PPTX

Report
Venous Thromboembolism
Reducing the Risk
<Name of session>
DATE
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Objectives
• Define venous thromboembolism
• Heighten awareness
– the impact of VTE
– the preventable nature of VTE
• Discuss importance of
– VTE risk assessment
– appropriate prescribing of prophylaxis
– engaging patients
• Demonstrate how to assess VTE risk
Venous Thromboembolism
• VTE = Deep vein thrombosis (DVT) and/or
pulmonary embolism (PE)
DVT
PE
Occurs in deep veins (most
commonly in legs and groin)
Occurs after DVT dislodges
and travels to the lungs
Can cause long-term issues –
‘post-thrombotic syndrome’
(PTS)
Serious complication which
can lead to death
PTS affects 23-60% of DVT
patients within 2 years
Lower-extremity DVT has 3%
PE-related mortality rate
Patients with PE have 30-60%
chance of dying from it
What Causes VTE
• Virchow’s Triad = categories of factors
contributing to blood clot formation
Stasis
Alteration in normal blood flow
VIRCHOW’S TRIAD
Endothelial Injury
Injury or trauma to the
inside of the blood vessel
Hypercoagulability
Alternation in the constitution
of blood causing blood to clot
more easily
The Impact of VTE
• More than 14,000
Australians develop a
VTE per year
• More than 5,000 of
them will die as a
direct result
• VTE causes 7% of all
hospital deaths
VTE causes more deaths than bowel Ca and breast Ca
VTE Risk Factors
VTE Risk Factors
Intrinsic Risk Factors
Extrinsic Risk Factors
Age > 60 years
Significantly reduced mobility (relative
to normal state) due to injury or illness
Obesity (BMI > 30kg/m2)
Active malignancy or treatment with
chemotherapy
Prior history of VTE
Use of HRT or oral contraception
Pregnancy or post-partum
Surgical intervention, particularly major
orthopaedic surgery or
abdominal/pelvic surgery for cancer
Known thrombophilia (including
inherited disorders)
Active infection
Varicose veins
Inflammatory bowel disease
Hospitalisation
• Hospitalisation = ↑ risk of VTE
• ~ 50% of VTE cases occur during
or soon after hospitalisation
– 24% (surgery)
– 22% (medical illness)
• Incidence 100 times greater in
hospitalised patients than
community residents
Preventing VTE
Preventability
• Largely preventable
• Shift thinking: complication vs adverse event
Risk
Assessment
VTE
Prevention
Prescribing
Appropriate
Prophylaxis
Assessing Risk
• Who should be assessed?
ALL adult
patients
admitted into
hospital
Others: Preadmission for
elective
surgery
Patient
Groups
Pregnant and
post-partum
women
Patients discharged from
ED with significantly
reduced mobility relative
to normal state
eg in a cast/boot
following lower leg
injury
Assessing Risk
• Assess overall VTE risk vs benefit
– Assess clotting risk
– Assess bleeding risk
i.e. contraindications to prophylaxis
and/or other bleeding risks
• <indicate what tool is available at your facility
(State Tool* or Local Tool)>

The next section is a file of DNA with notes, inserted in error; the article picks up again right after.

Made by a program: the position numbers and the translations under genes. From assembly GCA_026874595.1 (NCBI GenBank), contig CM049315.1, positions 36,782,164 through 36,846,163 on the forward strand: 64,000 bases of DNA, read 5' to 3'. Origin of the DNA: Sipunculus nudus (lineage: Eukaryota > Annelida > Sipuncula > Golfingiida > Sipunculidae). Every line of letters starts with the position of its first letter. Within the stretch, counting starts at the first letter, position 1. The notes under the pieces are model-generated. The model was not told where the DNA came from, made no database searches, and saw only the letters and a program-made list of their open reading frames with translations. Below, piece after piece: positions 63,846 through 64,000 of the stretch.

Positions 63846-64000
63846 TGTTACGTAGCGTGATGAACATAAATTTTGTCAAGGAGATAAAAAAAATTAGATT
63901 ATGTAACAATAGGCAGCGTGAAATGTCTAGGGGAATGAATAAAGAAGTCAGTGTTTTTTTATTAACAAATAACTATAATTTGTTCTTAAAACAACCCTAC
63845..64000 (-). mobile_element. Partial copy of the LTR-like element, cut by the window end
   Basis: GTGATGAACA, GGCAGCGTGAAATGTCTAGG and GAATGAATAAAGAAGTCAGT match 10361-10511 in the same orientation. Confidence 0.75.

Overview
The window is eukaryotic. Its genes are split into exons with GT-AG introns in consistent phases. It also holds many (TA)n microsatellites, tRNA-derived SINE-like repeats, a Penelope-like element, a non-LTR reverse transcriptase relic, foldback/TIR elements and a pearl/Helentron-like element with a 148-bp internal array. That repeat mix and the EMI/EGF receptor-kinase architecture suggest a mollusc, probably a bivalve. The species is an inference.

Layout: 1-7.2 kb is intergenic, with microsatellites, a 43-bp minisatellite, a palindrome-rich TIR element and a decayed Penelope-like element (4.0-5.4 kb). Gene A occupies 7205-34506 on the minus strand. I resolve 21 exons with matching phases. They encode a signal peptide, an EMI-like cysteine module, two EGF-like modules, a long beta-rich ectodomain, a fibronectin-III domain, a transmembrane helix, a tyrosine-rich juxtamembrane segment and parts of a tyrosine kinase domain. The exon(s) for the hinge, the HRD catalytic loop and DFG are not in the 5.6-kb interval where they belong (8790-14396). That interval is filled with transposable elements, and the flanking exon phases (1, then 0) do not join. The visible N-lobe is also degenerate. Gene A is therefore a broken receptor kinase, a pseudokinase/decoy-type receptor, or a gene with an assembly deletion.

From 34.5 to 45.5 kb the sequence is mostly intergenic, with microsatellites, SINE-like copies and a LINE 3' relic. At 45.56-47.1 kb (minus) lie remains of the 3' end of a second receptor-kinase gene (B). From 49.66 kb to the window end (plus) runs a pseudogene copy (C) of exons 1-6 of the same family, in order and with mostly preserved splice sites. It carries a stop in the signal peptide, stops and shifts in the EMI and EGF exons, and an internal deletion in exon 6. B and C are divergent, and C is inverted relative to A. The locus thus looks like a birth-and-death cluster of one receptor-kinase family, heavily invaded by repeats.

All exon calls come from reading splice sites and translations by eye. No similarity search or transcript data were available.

Prescribing Prophylaxis
• Patient at risk + nil C/I = prescribe
• Two types of prophylaxis:
1. pharmacological
2. mechanical
• Ensure C/I to both pharmacological and
mechanical prophylaxis have been considered
• Evidence-based guidelines
NHMRC Guidelines
Pharmacological Prophylaxis
• Anticoagulants
• Alter the process of blood
coagulation to prevent VTE
formation
The coagulation cascade and activity of anticoagulants
http://www.healio.com/orthopedics/hip/news/online/%7Ba0ebf835-ae3d-42dfa9e5-ae55b11e0413%7D/new-oral-anticoagulants-for-thromboprophylaxis-aftertotal-hip-or-knee-arthroplasty
Pharmacological Prophylaxis
• Main anticoagulants include:
Drug Class
Agents
Unfractionated
heparin
Unfractionated
heparin
Preferred in patients with renal impairment
LMWH
Enoxaparin
Dalteparin
Most commonly used agents
Require dosage adjustment in renal impairment
Factor Xa
inhibitors
Apixaban
Rivaroxaban
Alternative for prophylaxis in post- hip or knee
replacement
Fondaparinux
Alternative for prophylaxis in post- hip or knee
replacement and hip fracture surgery
Direct thrombin
inhibitors
Dabigatran
Alternative for prophylaxis in prophylaxis posthip or knee replacement
Heparinoid
Danaparoid
Used in heparin-sensitivity or HIT
Pharmacological Prophylaxis
• Contraindications may include:
Contraindications
Active bleeding
Thrombocytopenia (platelets < 50 x 109/L)
End stage liver disease (INR > 1.5)
Treatment with therapeutic anticoagulant e.g. warfarin with
INR > 2
Severe trauma to head or spinal cord, with haemorrhage in last
4 weeks
• Other relative contraindications may exist –
weigh risk vs benefit
Mechanical Prophylaxis
• Devices that increase blood flow velocity in
leg veins, reducing venous stasis.
• They include:
Device
Graduated Compression
Stockings (GCS)
Provide graduated compression, which is firmest at the
ankle. Used mainly for ambulant patients
Anti-embolic Stocking
Standard compression throughout.
Used for bedbound or non-ambulant patients
Intermittent Pneumatic
Compression Device (IPC)
Inflatable garment wrapped around legs which is
inflated by pneumatic pump. Enhances venous return
Foot Impulse Device (FID)
Stimulates legs veins to mimic walking and reduce
stasis. Used for immobilised patients
Mechanical Prophylaxis
• Contraindications may include:
Contraindications
Skin ulceration
Lower leg trauma
Morbid obesity (where correct fitting of stocking cannot be
achieved)
Massive leg oedema or pulmonary oedema due to CCF
Stroke patients (avoid compression stockings)
Other Ways to Help
Prevent VTE
Empowering Patients
• Engage your patients
VTE risk factors
What they can do
to help prevent a
VTE
Empower
with
Information
Signs and
symptoms of VTE
What you as their
Dr are doing to
prevent their
development of a
VTE
Questions
For further information:
[email protected]
www.cec.health.nsw.gov.au

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